How can the World Bank strengthen ESF implementation in LAC?

During the Civil Society Policy Forum (CSPF), BIC co-hosted a panel on the main challenges and lessons learned from the World Bank’s implementation of the Environmental and Social Framework (ESF) in Latin America and the Caribbean. The Bank can better operationalize the ESF commitments to inclusion and non-discrimination by improving engagement, particularly with marginalized groups, integrating their feedback into project design, and proactively disclosing project documents in accessible formats.

In October 2021, BIC, along with Asociación Ambiente y Sociedad (AAS), and Sociedad y Discapacidad (SODIS) held a panel at the World Bank’s Civil Society Policy Forum (CSPF) on the main challenges for implementing the Environmental and Social Framework (ESF) in Latin America and the Caribbean. The Panel also discussed opportunities to strengthen ESF implementation moving forward.

The major ESF implementation challenges raised by AAS, SODIS, and BIC centered around Environmental and Social Standard 1 (ESS1), Assessment and Management of Environmental and Social Risks and Impacts, ESS7 Indigenous Peoples/Sub-Saharan African Historically Underserved Traditional Communities, and ESS10 Stakeholder Engagement and Information Disclosure. Without the rigorous implementation of the ESF, challenges around these three standards tend to compound and magnify one another. Where marginalized groups, including Indigenous Peoples, are not properly identified as stakeholders, they are often not engaged and particular risks to these groups are not assessed or mitigated.

The Lima Metropolitano BRT North Extension project, which SODIS and AAS highlighted, shows how the weak implementation of one of these standards (ESS10) affects the implementation of another standard (ESS1). Though the Environmental and Social Commitment Plan (ESCP) highlights universal access in the stations and underscores the need to consider accessibility issues in the areas surrounding the stations, meaningful engagement with persons with disabilities remains a major challenge that is impacting the accessibility and universal design of the project. Rather than holding accessible consultations with persons with disabilities and seeking their input to improve the project design, consultations were used to present project documents and designs that had already been approved. This means that key accessibility measures that could provide for more persons with disabilities to access project benefits may have been overlooked, perpetuating the cycle of inaccessible public transport systems in Lima and its surrounding areas. Many of the early key project documents are only available in English, making project information inaccessible, and there is no feedback loop in place for persons with disabilities to know if the input they provided during consultations has been integrated into the project.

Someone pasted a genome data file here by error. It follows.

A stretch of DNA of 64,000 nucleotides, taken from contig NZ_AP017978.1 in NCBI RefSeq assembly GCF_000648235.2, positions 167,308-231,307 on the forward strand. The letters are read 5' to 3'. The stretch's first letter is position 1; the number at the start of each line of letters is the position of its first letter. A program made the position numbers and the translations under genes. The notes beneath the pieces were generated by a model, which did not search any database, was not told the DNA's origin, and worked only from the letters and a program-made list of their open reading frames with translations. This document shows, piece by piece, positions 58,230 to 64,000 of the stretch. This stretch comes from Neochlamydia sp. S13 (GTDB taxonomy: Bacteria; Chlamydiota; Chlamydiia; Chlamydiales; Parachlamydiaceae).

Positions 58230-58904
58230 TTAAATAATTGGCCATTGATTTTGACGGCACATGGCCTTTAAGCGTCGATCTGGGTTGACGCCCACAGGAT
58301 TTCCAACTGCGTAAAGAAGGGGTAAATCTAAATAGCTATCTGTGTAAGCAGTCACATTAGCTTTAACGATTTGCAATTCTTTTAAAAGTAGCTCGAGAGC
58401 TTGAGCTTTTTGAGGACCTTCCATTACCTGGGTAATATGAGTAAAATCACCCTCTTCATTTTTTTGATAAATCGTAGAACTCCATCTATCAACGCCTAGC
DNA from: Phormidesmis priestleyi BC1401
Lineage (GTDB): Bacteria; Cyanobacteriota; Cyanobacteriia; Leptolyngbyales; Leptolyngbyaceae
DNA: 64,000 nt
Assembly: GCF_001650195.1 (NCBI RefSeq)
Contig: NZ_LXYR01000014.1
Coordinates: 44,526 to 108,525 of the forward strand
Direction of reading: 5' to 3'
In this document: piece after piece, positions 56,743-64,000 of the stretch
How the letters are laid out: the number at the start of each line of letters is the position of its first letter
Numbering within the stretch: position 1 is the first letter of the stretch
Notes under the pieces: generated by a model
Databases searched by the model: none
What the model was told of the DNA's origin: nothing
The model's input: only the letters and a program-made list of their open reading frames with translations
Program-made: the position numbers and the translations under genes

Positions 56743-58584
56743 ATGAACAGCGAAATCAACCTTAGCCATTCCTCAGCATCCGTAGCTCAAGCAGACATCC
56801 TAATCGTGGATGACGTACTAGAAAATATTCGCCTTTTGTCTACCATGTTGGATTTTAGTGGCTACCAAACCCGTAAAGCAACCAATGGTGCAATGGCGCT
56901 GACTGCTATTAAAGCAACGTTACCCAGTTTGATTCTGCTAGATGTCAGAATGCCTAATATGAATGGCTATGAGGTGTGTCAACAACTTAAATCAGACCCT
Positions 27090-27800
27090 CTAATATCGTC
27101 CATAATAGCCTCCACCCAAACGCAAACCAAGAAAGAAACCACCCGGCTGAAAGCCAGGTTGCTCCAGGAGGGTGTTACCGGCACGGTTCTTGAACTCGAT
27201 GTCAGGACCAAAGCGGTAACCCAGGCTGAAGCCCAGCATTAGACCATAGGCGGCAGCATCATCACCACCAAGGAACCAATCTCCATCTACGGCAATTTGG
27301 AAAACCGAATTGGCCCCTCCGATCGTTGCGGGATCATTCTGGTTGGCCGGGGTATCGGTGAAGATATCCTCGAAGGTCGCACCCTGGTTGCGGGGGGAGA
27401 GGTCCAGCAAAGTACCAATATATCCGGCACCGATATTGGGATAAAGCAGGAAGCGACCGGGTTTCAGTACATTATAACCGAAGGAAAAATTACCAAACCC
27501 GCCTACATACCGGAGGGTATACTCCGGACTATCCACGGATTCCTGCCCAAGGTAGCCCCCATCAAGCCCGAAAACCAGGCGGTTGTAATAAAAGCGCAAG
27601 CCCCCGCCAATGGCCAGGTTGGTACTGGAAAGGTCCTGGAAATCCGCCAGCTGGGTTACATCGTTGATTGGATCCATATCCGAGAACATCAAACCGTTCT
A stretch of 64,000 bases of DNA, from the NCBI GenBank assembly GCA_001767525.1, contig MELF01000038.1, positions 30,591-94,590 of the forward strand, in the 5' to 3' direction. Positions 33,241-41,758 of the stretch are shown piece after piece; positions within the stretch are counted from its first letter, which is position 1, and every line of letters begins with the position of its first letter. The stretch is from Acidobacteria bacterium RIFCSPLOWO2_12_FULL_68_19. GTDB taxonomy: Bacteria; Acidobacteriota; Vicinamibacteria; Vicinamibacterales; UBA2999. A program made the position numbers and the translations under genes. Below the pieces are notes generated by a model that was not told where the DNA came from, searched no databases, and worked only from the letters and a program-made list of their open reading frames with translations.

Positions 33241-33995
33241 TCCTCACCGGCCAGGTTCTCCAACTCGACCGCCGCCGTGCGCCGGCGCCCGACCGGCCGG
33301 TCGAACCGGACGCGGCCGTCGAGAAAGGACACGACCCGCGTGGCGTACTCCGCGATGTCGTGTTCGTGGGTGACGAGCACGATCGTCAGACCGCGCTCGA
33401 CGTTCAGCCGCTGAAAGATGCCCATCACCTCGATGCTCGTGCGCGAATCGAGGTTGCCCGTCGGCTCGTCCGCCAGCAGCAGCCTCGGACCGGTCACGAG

The Bank recognized the challenges with ESF implementation identified by the panelists and shared with civil society some of the key barriers to proper ESF implementation that the Bank has identified over the last three years. The Bank representative stated that Borrowers often have questions on how to meaningfully engage stakeholders throughout the project cycle, especially in the current COVID-19 context, how to use stakeholder feedback to systematically improve project design, and how to set up effective grievance redress mechanisms. Also, the Bank highlighted that it is difficult to get the Borrowers to change their mindset from one-off consultation to a continuous process throughout the project. Ultimately, the ESF represents a challenge and an opportunity on the social side with the do-good approach where the Borrower must now look at differentiated measures for different marginalized groups to be able to access project benefits, but this change means there will be challenges as Borrowers begin to better understand how to implement the ESF.